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This month has seen the heaviest rain we’ve had in a long time, and with drivers out of practice on slippery wet roads, Trusted Dealers offers valuable advice below on how best to cope with driving in floods.
Takes it easy
Heavy rain can affect your visibility behind the wheel, so it is important to take things slowly. Check your braking distance is correct for the road conditions – the distance between yourself and the vehicle in front of you should be two seconds when driving on a dry road, and at least 4 seconds in the wet.
Keep your windscreen clear
Your windscreen should be clear at all times during heavy rain. Make sure your wiper blades are in full working order and the jets are positioned correctly and aimed at the screen. Where possible, clean the screen with a sponge and remove any obstructions from the main area before you set off.
Check your headlights
If you need to use your windscreen wipers, you’ll probably need to switch on your headlights. Don’t rely on automatic settings – they may not always activate in bad weather conditions, so it is better to operate the headlights manually in this situation.
Beware of aquaplaning
If the roads are wet there could be standing puddles on the road surface which could put your car at risk of aquaplaning. This occurs when a wedge of water forms in front of the tyre and lifts it up off the road surface. To recover from aquaplaning, ease gently off your accelerator, grip the steering wheel firmly and be sure not to make any sudden steering actions. The car should regain its grip as the water clears.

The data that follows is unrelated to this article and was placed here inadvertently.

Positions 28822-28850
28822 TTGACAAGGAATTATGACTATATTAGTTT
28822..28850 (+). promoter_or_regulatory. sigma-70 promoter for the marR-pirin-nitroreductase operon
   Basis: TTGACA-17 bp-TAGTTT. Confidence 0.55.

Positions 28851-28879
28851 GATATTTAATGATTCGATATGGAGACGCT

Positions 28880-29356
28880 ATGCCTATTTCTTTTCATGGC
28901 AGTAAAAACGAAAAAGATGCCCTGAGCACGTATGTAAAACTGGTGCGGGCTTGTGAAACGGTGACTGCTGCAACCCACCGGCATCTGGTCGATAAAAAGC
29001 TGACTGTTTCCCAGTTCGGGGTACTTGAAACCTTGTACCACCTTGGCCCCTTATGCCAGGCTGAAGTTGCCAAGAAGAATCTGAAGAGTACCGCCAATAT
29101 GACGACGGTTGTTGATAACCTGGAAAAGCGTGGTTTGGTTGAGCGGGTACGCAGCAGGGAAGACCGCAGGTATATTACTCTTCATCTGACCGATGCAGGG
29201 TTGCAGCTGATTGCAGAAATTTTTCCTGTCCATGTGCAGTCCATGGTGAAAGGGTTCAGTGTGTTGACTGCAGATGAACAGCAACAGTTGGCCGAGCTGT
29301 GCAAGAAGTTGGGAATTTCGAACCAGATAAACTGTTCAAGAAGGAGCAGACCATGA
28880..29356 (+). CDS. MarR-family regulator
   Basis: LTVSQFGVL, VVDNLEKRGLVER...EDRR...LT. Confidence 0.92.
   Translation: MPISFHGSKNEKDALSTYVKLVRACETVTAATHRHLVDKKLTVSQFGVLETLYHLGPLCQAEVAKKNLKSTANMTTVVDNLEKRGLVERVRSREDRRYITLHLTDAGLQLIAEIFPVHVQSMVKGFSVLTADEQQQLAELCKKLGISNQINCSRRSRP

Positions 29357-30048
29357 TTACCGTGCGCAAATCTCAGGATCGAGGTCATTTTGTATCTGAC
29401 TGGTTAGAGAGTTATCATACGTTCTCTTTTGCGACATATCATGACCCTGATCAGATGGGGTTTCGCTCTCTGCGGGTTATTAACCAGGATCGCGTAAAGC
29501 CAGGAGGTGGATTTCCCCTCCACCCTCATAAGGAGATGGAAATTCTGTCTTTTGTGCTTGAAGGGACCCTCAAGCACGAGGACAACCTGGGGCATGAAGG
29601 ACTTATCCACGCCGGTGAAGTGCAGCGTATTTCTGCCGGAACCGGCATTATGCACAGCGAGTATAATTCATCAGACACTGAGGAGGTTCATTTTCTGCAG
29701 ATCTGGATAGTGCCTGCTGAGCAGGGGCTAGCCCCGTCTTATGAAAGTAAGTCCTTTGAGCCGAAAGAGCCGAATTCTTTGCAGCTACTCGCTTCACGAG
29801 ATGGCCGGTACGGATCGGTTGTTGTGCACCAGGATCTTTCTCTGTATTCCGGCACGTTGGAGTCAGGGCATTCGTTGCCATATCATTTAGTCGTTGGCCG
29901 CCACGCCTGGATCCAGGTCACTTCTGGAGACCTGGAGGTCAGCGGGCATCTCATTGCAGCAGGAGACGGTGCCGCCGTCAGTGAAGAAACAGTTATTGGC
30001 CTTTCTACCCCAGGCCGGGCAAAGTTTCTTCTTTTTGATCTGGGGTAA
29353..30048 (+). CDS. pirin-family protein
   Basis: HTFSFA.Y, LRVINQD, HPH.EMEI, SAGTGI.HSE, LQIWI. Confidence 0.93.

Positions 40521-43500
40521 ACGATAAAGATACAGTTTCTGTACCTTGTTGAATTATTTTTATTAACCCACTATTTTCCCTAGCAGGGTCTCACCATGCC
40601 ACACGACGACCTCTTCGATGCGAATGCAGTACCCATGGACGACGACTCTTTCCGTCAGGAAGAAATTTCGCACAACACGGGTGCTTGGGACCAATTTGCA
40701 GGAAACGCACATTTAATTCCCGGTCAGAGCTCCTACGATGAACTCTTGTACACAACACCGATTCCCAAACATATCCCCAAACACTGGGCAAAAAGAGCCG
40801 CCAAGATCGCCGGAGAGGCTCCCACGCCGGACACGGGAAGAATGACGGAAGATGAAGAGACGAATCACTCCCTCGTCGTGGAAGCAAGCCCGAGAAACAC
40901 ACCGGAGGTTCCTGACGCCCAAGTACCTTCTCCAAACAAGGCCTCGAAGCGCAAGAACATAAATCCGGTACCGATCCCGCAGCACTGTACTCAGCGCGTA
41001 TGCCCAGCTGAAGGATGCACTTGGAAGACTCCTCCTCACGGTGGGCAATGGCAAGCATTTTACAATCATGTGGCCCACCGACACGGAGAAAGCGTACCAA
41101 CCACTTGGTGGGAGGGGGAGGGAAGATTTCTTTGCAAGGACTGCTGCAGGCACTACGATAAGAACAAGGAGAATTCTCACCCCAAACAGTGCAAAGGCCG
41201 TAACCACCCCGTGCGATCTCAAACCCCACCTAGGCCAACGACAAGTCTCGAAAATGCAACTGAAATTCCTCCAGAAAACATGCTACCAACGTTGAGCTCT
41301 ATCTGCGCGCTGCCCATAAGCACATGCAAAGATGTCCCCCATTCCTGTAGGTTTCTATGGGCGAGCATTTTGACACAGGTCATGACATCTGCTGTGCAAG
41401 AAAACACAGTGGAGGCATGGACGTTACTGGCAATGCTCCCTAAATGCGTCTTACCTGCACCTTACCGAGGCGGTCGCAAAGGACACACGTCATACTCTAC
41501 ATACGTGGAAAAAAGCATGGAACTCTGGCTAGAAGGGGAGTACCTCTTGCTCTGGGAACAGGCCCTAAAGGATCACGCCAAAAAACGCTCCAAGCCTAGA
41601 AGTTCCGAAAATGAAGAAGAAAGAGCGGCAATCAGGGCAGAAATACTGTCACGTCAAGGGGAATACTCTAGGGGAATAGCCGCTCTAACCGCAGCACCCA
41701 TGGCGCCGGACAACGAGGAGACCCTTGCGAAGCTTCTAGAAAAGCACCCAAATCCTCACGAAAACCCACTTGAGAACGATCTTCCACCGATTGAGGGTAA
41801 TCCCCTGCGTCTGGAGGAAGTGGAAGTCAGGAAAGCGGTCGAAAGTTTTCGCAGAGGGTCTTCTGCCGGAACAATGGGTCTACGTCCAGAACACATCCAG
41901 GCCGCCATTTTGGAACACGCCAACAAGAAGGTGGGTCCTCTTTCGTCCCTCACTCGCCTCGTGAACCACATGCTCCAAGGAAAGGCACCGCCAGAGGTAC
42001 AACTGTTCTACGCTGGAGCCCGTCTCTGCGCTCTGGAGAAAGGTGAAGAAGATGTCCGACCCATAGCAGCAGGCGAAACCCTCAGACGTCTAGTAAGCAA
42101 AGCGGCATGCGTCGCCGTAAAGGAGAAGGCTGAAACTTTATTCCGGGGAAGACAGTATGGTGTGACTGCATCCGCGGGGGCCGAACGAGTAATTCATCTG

Facing a flood
When facing a flooded road, consider whether you can turn around and take an alternative route. If this isn’t possible, you’ll need to identify how deep the flood is. If the standing water is more than six inches deep, avoid driving through it. One way to work this out is to judge the flood in relation to the kerb height, or to observe if any other vehicles similar to yours are driving safely through.
Making the decision
If the flood was not caused by heavy rain, and you are unsure how it has formed, it is best to avoid it altogether as you will not have any indication of the water’s depth. In addition, if the water is fast flowing, do not attempt to drive through it – there’s a danger your car could be swept off the road. If you are in the slightest doubt, then turn around and don’t go through the flood. If your engine does happen to take in water, it will immediately hydro lock and the engine will stop.
Driving through a flood
If you decide to drive through a flood, be sure to take it slowly. The best approach is to press lightly on your clutch and add gentle pressure on the accelerator to increase your engine revs. Similarly to a hill start, do this without increasing your speed, this will prevent water from entering your exhaust. If you’re in an automatic car, accelerate slightly but control the speed with your brakes. Once you’ve driven out of the flood, stop and test your brakes to ensure they are dry and working properly.
Try to avoid splashing pedestrians. If this is done accidentally- even when driving through puddles at the side of the road – you could receive a fixed penalty and three points on your license for driving without due care and attention, or without reasonable consideration for other road users. If deliberately done, it could be a public order offence, a court appearance and a fine.